With over 40 Pueblos Magicos in Mexico to choose from, singling out one is a challenge best left to the more organized spouse, or the leader of the trekking pack. The Magic Towns of Mexico are a contrasting bunch – mountain-top hideaways, heritage-rich historical municipalities and quaint coastal villages all bearing a wealth of rare archaeological sites and colonial gems that make them unique. Modernly referred to as the “Yellow City”, Izamal, in the Eastern part of Mexico's North Central Yucatán state continues to be one of the most culturally enlightening.

Home to a thriving Mezcal distillery and flourishing crafts movement, Izamal has hardly altered its leisurely course of evolution in hundreds of years. Surrounded by verdant eroded karst (dramatic limestone topography) and ancient river valleys, the area remains largely isolated, unlike the neighboring Yucatán capital of Meridia. Fewer than 15,000 people occupy Izamal, lending to its repute as a quiet, rural retreat for avid archaeological explorers and a place one can truly be immersed in Mexican culture, largely untainted by modern development.

Visitors arriving to Izamal are certain to be overwhelmed by the sheer enormity of its yellowness. Nearly all domestic buildings (bar a few also used for commercial purpose) have been painted in glorious hues of sunset yellow, bouncing the tropical sunlight and brightening even the narrowest of picture postcard alleyways. Entering Izamal is akin to being transported via time capsule to the 19th Century. Wrought iron lamp posts continue to light the low-lying suburbia. Calesas (carriages) led by impeccably groomed horses transform the cobblestone streets into an everyday scene from the era of Revolution. Natives proffer their wares from quaint marketplace stalls around the central plaza and farmers drive their cattle through the streets nearby – a scene more common within the villages of the Sierra de Norte mountains, than a city of pilgrimage for the saint-serving Roman Catholic denomination.

During the 16th Century, Spanish settlers transformed the relatively agricultural landscape of Izamal into a place of cut-stone colonial monuments and Franciscan monasteries. The San Antonio de Padua monastery erected in 1561 retains a historic legacy about its construction, since at the time of completion, its entrance hall was second only in size to that of Vatican City's own Franciscan cloisters. Mayan heritage continues to dominate the cityscape of Izamal, since the city is surrounded on all aspects by a ring of undulating pyramid hills. Accessible from the main plaza, Kinich Kak Mo is the largest grouping of the pyramids and one of few to be open in entirety to the public. Kinich-Kakmó (dedicated to the Sun God of the same name) is the fifth largest in Mexico at 200 x 180 meters and dominates the cityscape with a height of over 36 meters. Only from here can one truly appreciate the magic of a city, where time has stood still for the best part of one hundred years!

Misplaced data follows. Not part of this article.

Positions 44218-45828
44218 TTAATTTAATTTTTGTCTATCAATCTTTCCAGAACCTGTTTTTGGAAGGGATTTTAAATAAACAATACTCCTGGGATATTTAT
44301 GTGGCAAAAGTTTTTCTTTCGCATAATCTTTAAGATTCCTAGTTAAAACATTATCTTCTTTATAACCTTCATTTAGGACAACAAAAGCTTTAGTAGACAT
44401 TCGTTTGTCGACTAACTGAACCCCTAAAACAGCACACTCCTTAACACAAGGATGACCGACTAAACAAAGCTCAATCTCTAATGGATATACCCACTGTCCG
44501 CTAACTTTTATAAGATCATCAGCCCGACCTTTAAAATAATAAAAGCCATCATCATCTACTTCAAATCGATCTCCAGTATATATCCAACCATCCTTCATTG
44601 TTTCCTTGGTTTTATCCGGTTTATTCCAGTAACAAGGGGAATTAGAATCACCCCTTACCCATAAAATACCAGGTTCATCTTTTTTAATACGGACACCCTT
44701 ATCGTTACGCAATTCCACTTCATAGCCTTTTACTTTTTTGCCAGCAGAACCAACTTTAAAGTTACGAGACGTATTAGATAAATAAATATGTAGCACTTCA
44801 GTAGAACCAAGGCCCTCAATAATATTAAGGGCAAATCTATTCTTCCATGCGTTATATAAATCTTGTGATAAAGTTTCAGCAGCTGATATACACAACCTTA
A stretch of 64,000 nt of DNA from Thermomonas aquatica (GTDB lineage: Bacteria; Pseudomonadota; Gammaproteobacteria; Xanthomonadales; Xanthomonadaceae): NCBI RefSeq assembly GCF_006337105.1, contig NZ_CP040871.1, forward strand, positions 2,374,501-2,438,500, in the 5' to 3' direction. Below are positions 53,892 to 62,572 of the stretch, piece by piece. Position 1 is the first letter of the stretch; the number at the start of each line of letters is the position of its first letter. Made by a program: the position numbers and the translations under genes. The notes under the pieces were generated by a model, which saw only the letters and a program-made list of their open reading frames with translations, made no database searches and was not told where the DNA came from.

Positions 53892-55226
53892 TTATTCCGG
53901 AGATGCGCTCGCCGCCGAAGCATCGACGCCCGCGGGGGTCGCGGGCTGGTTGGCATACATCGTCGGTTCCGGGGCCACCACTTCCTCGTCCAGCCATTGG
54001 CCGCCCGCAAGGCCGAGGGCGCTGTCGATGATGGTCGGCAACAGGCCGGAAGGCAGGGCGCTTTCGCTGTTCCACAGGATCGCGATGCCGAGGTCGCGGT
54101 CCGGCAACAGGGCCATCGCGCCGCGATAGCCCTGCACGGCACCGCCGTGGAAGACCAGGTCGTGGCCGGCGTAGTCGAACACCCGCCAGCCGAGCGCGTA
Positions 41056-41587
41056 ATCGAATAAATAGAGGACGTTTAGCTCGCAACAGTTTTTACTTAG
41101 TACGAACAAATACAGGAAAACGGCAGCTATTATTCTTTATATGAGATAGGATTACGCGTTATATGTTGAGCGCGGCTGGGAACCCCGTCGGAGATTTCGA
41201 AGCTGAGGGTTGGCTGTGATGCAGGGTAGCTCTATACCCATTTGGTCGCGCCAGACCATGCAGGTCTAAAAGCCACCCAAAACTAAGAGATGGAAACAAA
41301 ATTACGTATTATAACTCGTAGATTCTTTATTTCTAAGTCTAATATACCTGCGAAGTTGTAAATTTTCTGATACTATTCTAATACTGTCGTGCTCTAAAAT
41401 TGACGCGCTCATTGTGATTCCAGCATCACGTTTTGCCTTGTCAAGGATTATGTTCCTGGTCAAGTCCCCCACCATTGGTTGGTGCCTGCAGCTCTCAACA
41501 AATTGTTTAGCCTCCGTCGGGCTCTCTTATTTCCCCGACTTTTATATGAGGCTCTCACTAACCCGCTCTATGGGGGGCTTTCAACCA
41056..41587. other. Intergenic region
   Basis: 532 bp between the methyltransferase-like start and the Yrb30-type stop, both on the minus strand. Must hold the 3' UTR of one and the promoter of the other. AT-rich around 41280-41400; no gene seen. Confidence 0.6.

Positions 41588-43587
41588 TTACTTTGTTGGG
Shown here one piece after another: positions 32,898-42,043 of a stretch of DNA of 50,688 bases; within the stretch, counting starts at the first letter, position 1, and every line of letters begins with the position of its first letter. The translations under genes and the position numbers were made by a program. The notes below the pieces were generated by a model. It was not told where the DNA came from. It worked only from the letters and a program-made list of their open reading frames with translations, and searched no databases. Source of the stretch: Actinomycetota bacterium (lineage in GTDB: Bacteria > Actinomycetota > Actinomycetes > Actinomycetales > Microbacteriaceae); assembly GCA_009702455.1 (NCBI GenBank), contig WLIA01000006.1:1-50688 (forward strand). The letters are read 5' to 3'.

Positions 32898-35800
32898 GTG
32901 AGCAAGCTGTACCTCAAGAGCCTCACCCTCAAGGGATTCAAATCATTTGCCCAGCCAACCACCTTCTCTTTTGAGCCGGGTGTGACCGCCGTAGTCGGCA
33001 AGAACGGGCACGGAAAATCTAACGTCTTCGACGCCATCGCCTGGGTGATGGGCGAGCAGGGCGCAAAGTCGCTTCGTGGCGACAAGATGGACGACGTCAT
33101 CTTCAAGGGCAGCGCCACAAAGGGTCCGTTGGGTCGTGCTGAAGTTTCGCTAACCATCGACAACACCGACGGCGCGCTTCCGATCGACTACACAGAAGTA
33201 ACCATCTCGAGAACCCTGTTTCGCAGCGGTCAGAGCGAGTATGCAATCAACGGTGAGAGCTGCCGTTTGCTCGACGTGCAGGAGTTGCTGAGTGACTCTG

Attractions & Things To Do in Izamal

Kinich Kak Mo Pyramids – although dwarfed in reputation by the Mayan relics left at Uxmal and Chichen Itza, the pyramids at Kinich Kak Mo represent one of Mexico's largest and best preserved groupings open to the public. Thought to have been build around 400 A. D, the pyramids provide a fascinating insight into the skills and lives of Mayan settlers, from both the inside and out. Open: Weekdays, 10 am – 5 pm.

Liquor Henekun – Yucatan's largest distillery for the production of Mezcal and a chance to (literally) absorb the culture of Mexico's trademark beverage and witness a skilled profession first hand, that still contributes considerably to the state's economy. Open: Weekdays, 9 am – 5 pm.

More on Izamal from Advantage Mexico

Spanish version of this page: Izamal


Post new comment